Interview with Caryn L. Beck-Dudley – Societal Impact in Business Schools and How Collaboration Across Fields Can Solve the World’s Problems

19 Jan 2023
Today, business schools are actively playing a big part in solving complex problems and creating an impact on society and not only accountable for profit. “Our new 2020 AACSB standards require business schools to show positive societal impact in their teaching, research, and community outreach efforts,” said Caryn L. Beck-Dudley, President and CEO of AACSB International, who visited Sasin School of Management recently. The Association to Advance Collegiate Schools of Business (AACSB) accreditation is internationally known as the longest-standing specialized accreditation for business programs and institutions. To be accountable for societal impact, business schools must measure impact effectively. Beck-Dudley suggested that the best way for business schools to measure impact is to consider whether their missions align with goals. Then they should find a feasible way to measure their impact on society that other schools can adopt. “I am hoping that our 900-plus business schools around the world come up with very creative and innovative ways to measure impact,” she said. Beck-Dudley stated that the challenge for business schools is to create societal impact and be more aligned with goals in their industry, collaborating with other relevant public sectors to solve problems. Moreover, business schools should align their objectives with problems businesses in the real world need to solve. To achieve that, business schools should also have a more horizontal level of organization where higher-ups consider the opinions of everyone. “The challenge for business schools is how to chart that if they have not done so already, and chart it in a way that goes through the whole business school and not confined to an executive education center or an advisory board,” she said. Considering how business schools align with business corporations can also translate to the types of skill sets and attributes business students need to add to their repertoire as they enter the workforce.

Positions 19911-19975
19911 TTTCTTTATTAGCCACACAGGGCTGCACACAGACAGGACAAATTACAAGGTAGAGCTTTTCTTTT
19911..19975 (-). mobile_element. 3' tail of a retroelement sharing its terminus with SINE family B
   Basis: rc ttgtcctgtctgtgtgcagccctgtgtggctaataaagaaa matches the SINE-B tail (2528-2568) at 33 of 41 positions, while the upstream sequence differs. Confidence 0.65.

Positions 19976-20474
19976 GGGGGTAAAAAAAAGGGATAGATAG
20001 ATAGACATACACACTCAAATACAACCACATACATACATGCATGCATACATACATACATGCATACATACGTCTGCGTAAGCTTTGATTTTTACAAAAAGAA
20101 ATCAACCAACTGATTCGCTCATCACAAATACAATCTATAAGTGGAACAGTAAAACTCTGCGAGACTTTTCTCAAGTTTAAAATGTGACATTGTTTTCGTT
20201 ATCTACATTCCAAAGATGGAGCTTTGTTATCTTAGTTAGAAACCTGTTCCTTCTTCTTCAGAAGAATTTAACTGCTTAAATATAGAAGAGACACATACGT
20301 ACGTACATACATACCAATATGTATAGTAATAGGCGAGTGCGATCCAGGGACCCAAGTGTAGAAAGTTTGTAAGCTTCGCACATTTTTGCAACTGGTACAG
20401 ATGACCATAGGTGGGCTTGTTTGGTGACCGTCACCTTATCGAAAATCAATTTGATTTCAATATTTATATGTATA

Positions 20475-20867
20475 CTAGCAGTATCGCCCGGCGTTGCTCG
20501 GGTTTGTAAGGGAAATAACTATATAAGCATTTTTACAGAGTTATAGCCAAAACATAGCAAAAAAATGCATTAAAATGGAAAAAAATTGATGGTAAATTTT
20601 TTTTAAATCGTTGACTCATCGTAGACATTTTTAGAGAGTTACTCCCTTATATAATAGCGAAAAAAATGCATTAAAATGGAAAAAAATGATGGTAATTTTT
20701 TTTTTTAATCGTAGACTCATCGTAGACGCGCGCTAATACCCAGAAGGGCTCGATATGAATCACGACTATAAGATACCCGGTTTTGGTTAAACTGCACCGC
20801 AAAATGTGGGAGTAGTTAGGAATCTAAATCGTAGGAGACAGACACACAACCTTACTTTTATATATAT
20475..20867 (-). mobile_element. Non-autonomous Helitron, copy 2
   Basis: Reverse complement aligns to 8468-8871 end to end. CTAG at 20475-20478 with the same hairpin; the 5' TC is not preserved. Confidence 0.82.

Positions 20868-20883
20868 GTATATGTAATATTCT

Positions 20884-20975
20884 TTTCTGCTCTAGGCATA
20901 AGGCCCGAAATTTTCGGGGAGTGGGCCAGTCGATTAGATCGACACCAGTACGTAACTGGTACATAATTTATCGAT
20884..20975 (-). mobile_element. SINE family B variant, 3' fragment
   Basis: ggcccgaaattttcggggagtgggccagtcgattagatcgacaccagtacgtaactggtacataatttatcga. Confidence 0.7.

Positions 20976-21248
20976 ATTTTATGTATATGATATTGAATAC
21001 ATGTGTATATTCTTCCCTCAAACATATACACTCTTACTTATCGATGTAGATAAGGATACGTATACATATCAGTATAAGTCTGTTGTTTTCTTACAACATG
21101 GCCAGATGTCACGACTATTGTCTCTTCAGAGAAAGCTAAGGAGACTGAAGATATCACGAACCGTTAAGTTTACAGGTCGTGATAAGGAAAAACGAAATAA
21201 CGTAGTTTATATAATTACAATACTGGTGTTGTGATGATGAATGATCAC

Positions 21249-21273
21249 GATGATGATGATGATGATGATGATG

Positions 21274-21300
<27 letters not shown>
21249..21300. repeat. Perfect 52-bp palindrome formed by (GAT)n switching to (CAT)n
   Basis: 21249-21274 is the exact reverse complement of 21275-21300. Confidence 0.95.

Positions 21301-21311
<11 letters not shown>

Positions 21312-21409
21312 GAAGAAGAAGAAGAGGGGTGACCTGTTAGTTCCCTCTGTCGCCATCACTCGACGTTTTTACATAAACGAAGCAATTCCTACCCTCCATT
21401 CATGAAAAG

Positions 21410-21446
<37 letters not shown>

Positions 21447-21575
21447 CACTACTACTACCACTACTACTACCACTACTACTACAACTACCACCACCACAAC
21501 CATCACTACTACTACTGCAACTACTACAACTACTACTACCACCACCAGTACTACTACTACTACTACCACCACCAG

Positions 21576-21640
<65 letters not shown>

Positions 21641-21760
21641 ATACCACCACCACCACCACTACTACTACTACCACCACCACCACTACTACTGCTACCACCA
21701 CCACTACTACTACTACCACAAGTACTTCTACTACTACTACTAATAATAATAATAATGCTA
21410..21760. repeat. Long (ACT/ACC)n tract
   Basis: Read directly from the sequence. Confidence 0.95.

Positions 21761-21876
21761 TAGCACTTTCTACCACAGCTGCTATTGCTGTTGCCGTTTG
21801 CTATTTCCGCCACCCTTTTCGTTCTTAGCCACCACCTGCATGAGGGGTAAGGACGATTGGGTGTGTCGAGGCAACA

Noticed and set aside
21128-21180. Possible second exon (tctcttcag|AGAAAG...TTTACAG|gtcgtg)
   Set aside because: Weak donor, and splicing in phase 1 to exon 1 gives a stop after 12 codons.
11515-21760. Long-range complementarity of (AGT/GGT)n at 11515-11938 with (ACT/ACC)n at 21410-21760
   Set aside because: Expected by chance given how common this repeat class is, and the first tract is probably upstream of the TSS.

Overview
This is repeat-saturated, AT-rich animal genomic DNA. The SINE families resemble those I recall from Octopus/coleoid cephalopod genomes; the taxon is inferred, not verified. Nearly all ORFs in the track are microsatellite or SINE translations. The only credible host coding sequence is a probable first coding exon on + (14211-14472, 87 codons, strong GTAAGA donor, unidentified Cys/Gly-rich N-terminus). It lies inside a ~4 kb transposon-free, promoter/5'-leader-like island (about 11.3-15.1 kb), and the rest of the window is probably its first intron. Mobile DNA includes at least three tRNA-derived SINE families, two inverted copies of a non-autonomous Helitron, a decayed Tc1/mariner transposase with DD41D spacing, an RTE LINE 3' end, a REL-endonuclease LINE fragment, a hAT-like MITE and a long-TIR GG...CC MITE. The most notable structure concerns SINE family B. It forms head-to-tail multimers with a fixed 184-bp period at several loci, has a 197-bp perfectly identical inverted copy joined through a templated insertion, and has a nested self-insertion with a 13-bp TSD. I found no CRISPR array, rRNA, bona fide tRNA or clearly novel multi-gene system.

“If we do not have a planet, there is really not much we can do,” – Caryn L. Beck-Dudley, President and CEO of AACSB International

Looking at climate change issues, Beck-Dudley said that business schools specialize in marketing, branding, consumer behavior, supply chain issues, finance, and accounting. One of the ways business schools can enhance their probability of fixing problems like climate change is to collaborate with other educational fields on the campus, combining different perspectives on the issue that can be discussed and considered into actionable solutions. “There are some schools like Sasin that have sustainability as their piece– I am sure climate change is hopefully a large piece of that, and there are other business schools across the world– but it is a pretty small number, so I think most business schools have an opportunity to combine with their engineering schools, science programs, and work across the campus to really use their skillsets in ways that are important to the planet and all of us,” she said.  
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